Billy Wilder

Director, Screenwriter, Producer
First and foremost a writer, Billy Wilder became, by his own admission, a director in an effort to protect his scripts from directors who he felt misinterpreted his work. Sometimes criticized for tempering the harshness ... Read more »
Born: 06/22/1906 in Austria

Filmography

Writer (45)

Sabrina 1995 (Movie)

from screenplay("Sabrina" (USA/1954)) (From Story)

Witness For the Prosecution 1982 - 1983 (TV Show)

From Story

Buddy Buddy 1981 (Movie)

(Screenplay)

Fedora 1978 (Movie)

(Screenplay)

Double Indemnity 1973 - 1974 (TV Show)

From Story

The Front Page 1974 (Movie)

(Screenplay)

Avanti! 1972 (Movie)

(Screenplay)

The Private Life of Sherlock Holmes 1969 (Movie)

(Screenplay)

The Fortune Cookie 1966 (Movie)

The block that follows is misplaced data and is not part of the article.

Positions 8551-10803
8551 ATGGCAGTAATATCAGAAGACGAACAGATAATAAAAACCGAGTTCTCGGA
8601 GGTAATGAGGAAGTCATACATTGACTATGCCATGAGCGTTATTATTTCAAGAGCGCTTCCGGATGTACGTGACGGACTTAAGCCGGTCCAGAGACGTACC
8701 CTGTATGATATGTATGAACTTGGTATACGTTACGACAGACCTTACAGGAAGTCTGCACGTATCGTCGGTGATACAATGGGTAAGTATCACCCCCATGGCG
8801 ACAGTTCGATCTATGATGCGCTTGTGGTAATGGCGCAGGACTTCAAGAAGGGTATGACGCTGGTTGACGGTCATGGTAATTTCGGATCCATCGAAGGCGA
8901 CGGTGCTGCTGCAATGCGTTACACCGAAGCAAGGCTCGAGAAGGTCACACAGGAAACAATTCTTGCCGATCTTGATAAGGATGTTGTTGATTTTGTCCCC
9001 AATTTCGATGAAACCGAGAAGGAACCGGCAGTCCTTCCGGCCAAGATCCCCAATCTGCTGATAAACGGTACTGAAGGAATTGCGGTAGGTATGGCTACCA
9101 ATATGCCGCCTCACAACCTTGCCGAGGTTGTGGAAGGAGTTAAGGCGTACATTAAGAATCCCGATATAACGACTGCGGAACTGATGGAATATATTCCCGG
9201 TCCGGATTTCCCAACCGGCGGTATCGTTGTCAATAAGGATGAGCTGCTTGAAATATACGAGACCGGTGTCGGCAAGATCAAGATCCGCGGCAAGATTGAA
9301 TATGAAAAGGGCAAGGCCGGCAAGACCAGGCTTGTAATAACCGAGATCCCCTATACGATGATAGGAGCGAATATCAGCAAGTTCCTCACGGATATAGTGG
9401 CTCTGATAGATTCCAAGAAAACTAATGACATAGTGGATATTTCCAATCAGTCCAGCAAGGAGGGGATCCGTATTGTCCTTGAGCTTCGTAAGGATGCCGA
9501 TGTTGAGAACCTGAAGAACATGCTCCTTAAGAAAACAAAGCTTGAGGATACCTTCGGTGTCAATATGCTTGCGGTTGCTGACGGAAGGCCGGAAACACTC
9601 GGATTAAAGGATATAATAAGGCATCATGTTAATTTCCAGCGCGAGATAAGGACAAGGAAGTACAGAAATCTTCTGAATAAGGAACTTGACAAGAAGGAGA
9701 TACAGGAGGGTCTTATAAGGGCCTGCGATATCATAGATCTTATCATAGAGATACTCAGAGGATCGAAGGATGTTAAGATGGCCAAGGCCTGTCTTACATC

(Screenplay)

Kiss Me, Stupid 1964 (Movie)

(Screenplay)

Irma la Douce 1963 (Movie)

(Screenplay)

One, Two, Three 1961 (Movie)

(Screenplay)

The Apartment 1960 (Movie)

(Screenplay)

Some Like It Hot 1959 (Movie)

(Screenplay)

Witness For the Prosecution 1958 (Movie)

(Screenplay)

Love in the Afternoon 1957 (Movie)

(Screenplay)

The Spirit of St. Louis 1957 (Movie)

(Screenplay)

The Seven Year Itch 1955 (Movie)

(Screenplay)

Sabrina 1954 (Movie)

(Screenplay)

Stalag 17 1953 (Movie)

(Screenplay)

The Big Carnival 1951 (Movie)

(From Story)

The Big Carnival 1951 (Movie)

(Screenplay)

Sunset Boulevard 1950 (Movie)

(Screenplay)

A Foreign Affair 1948 (Movie)

(Screenplay)

The Emperor Waltz 1948 (Movie)

(From Story)

The Emperor Waltz 1948 (Movie)

(Screenplay)

The Lost Weekend 1945 (Movie)

(Screenplay)

Double Indemnity 1944 (Movie)

(Screenplay)

Ball of Fire 1942 (Movie)

("A to Z") (From Story)

Ball of Fire 1942 (Movie)

(Screenplay)

Five Graves to Cairo 1942 (Movie)

(Screenplay)

The Major and the Minor 1941 (Movie)

(Screenplay)

Hold Back the Dawn 1940 (Movie)

(Screenplay)

Rhythm on the River 1939 (Movie)

(From Story)